Open-shell singlet diradicals are difficult to model accurately within conventional Kohn?Sham (KS) density-functional theory (DFT). These methods are hampered by spin contamination because the KS determinant wave function is neither a pure spin state nor an eigenfunction of the S2 operator. Here we present a theoretical foray for using single-reference closed-shell ground states to describe diradicals by fractional-spin DFT (FS-DFT). This approach allows direct, self-consistent calculation of electronic properties using the electron density corresponding to the proper spin eigenfunction. The resulting FS-DFT approach is benchmarked against diradical singlet?triplet gaps for atoms and small molecules. We have also applied FS-DFT to the singlet?triplet gaps of hydrocarbon polyacenes.

  13. Laboratory Studies on Surface Sampling of Bacillus anthracis Contamination: Summary, Gaps, and Recommendations

    SciTech Connect (OSTI)

    Piepel, Gregory F.; Amidan, Brett G.; Hu, Rebecca

    2011-11-28T23:59:59.000Z

    This report summarizes previous laboratory studies to characterize the performance of methods for collecting, storing/transporting, processing, and analyzing samples from surfaces contaminated by Bacillus anthracis or related surrogates. The focus is on plate culture and count estimates of surface contamination for swab, wipe, and vacuum samples of porous and nonporous surfaces. Summaries of the previous studies and their results were assessed to identify gaps in information needed as inputs to calculate key parameters critical to risk management in biothreat incidents. One key parameter is the number of samples needed to make characterization or clearance decisions with specified statistical confidence. Other key parameters include the ability to calculate, following contamination incidents, the (1) estimates of Bacillus anthracis contamination, as well as the bias and uncertainties in the estimates, and (2) confidence in characterization and clearance decisions for contaminated or decontaminated buildings. Gaps in knowledge and understanding identified during the summary of the studies are discussed and recommendations are given for future studies.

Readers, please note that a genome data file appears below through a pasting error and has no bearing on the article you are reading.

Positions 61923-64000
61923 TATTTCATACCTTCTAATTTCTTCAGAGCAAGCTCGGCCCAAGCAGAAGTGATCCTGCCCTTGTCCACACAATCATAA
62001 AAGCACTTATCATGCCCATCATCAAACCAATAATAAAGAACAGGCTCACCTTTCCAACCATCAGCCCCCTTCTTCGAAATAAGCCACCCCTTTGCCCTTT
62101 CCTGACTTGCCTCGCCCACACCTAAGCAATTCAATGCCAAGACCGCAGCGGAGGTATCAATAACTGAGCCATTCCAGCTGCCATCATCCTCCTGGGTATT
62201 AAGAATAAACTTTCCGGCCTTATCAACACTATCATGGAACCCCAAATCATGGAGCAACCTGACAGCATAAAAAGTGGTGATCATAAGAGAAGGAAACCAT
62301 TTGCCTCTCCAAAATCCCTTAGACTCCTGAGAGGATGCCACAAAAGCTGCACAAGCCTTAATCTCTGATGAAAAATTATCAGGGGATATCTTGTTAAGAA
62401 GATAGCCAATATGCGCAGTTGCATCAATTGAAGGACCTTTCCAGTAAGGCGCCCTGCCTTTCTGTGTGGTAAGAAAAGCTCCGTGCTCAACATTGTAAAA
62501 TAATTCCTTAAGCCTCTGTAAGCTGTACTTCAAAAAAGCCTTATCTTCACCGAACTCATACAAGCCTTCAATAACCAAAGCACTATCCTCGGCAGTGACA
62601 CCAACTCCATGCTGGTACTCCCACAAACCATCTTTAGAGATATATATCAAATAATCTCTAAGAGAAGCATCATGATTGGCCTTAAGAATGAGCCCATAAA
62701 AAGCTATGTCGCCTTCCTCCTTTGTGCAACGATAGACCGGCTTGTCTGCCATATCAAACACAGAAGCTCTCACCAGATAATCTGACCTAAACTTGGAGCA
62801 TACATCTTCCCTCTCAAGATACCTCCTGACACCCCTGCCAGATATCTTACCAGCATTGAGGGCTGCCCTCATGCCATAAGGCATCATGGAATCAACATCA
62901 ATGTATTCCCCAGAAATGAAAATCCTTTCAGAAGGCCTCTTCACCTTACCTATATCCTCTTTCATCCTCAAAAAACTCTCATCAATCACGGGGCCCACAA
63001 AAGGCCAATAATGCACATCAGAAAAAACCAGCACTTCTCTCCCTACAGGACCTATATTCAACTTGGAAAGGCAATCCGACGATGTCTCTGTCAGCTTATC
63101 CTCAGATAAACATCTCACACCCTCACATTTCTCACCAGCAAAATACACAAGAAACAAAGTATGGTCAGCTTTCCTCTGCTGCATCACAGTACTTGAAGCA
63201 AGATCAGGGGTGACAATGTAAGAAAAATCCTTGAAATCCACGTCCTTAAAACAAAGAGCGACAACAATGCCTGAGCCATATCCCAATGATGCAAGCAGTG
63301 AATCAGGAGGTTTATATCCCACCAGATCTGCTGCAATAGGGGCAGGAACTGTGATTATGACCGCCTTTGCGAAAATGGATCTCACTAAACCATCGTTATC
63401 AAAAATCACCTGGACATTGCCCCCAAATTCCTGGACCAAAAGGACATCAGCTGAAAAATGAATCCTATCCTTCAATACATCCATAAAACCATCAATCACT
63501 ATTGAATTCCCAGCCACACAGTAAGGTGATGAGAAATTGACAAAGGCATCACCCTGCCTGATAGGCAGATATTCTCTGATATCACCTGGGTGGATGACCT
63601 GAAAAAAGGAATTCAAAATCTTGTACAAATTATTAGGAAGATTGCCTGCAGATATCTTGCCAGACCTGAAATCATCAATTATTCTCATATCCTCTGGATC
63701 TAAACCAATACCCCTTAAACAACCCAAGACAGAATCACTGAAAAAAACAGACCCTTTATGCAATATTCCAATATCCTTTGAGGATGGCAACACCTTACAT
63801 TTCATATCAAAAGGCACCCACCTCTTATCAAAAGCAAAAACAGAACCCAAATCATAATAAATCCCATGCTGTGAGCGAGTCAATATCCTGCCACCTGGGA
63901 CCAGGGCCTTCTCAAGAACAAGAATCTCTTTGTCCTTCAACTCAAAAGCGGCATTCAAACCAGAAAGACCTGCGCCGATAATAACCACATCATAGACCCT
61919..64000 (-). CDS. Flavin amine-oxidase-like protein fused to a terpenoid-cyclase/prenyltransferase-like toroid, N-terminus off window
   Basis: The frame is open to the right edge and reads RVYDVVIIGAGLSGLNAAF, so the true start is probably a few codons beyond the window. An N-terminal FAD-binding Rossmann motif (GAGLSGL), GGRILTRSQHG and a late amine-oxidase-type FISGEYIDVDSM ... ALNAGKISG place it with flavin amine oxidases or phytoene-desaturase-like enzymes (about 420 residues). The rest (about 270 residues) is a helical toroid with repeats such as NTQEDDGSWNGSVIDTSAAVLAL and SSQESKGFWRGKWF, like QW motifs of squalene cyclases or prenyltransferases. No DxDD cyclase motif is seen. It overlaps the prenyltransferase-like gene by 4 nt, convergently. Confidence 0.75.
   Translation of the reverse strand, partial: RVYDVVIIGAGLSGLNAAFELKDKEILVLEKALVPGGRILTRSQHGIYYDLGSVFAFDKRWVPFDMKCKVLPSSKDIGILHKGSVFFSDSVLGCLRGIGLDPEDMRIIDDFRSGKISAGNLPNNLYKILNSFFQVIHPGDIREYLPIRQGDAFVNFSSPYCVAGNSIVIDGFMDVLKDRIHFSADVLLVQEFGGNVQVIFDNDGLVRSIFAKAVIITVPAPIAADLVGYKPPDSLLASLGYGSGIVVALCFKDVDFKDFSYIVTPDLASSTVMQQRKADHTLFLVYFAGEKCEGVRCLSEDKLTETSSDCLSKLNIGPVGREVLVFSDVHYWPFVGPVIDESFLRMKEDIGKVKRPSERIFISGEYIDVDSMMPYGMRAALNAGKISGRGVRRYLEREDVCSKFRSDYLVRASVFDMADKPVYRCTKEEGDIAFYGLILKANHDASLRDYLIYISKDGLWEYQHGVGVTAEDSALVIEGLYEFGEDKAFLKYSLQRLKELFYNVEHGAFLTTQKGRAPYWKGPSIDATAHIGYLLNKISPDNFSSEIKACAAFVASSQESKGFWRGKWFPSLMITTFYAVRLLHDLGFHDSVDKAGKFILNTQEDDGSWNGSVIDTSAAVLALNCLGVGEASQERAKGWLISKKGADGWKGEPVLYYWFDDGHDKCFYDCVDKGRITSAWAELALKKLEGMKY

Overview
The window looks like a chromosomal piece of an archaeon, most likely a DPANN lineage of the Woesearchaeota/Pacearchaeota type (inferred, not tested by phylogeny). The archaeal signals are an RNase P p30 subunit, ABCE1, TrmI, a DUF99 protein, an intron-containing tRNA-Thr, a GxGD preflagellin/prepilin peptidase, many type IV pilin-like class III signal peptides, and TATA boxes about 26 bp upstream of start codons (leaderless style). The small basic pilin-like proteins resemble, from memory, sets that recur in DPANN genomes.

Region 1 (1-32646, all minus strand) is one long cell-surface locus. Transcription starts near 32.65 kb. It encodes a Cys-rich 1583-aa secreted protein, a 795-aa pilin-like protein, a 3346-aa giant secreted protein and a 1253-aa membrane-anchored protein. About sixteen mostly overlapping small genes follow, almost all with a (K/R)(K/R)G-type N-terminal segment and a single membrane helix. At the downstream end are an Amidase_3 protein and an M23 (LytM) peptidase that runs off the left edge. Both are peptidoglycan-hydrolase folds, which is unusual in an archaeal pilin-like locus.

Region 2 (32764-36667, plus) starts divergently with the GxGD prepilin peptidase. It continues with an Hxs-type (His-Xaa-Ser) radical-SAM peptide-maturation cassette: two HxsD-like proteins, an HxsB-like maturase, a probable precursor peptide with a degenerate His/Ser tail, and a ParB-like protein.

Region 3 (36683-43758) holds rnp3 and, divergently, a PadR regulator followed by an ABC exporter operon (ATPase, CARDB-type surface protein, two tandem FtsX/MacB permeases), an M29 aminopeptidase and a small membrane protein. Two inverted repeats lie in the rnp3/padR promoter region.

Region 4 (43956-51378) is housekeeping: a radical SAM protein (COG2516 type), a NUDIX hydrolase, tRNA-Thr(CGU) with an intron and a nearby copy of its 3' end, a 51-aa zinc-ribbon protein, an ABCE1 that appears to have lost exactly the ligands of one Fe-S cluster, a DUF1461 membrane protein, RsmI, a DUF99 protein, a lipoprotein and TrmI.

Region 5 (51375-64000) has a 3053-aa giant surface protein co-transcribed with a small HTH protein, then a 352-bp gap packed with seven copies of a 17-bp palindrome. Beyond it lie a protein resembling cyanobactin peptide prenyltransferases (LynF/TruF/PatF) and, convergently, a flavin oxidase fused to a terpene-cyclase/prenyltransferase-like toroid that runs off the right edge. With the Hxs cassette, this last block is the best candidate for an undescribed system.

14. Bridging a gap between continuum-QCD and ab initio predictions of hadron observables

    DOE Public Access Gateway for Energy & Science Beta (PAGES Beta)

    Binosi, Daniele; Chang, Lei; Papavassiliou, Joannis; Roberts, Craig D.

    2015-03-01T23:59:59.000Z

    Within contemporary hadron physics there are two common methods for determining the momentum- dependence of the interaction between quarks: the top-down approach, which works toward an ab initio computation of the interaction via direct analysis of the gauge-sector gap equations; and the bottom-up scheme, which aims to infer the interaction by fitting data within a well-defined truncation of those equations in the matter sector that are relevant to bound-state properties. We unite these two approaches by demonstrating that the renormalisation-group-invariant running-interaction predicted by contemporary analyses of QCD’s gauge sector coincides with that required in order to describe ground-state hadron observablesmore »using a nonperturbative truncation of QCD’s Dyson–Schwinger equations in the matter sector. This bridges a gap that had lain between nonperturbative continuum-QCD and the ab initio prediction of bound-state properties.« less

  15. Fabrication of Ceramic Layer-by-Layer Infrared Wavelength Photonic Band Gap Crystals

    SciTech Connect (OSTI)

    Henry Hao-Chuan Kang

    2004-12-19T23:59:59.000Z

    Photonic band gap (PBG) crystals, also known as photonic crystals, are periodic dielectric structures which form a photonic band gap that prohibit the propagation of electromagnetic (EM) waves of certain frequencies at any incident angles. Photonic crystals have several potential applications including zero-threshold semiconductor lasers, the inhibition of spontaneous emission, dielectric mirrors, and wavelength filters. If defect states are introduced in the crystals, light can be guided from one location to another or even a sharp bending of light in micron scale can be achieved. This generates the potential for optical waveguide and optical circuits, which will contribute to the improvement in the fiber-optic communications and the development of high-speed computers.

  16. The refractive index and electronic gap of water and ice increase with increasing pressure

    E-Print Network [OSTI]

    Pan, Ding; Galli, Giulia

    2014-01-01T23:59:59.000Z

    Determining the electronic and dielectric properties of water at high pressure and temperature is an essential prerequisite to understand the physical and chemical properties of aqueous environments under supercritical conditions, e.g. in the Earth interior. However optical measurements of compressed ice and water remain challenging and it has been common practice to assume that their band gap is inversely correlated to the measured refractive index, consistent with observations reported for hundreds of materials. Here we report ab initio molecular dynamics and electronic structure calculations showing that both the refractive index and the electronic gap of water and ice increase with pressure, at least up to 30 GPa. Subtle electronic effects, related to the nature of interband transitions and band edge localization under pressure, are responsible for this apparently anomalous behavior.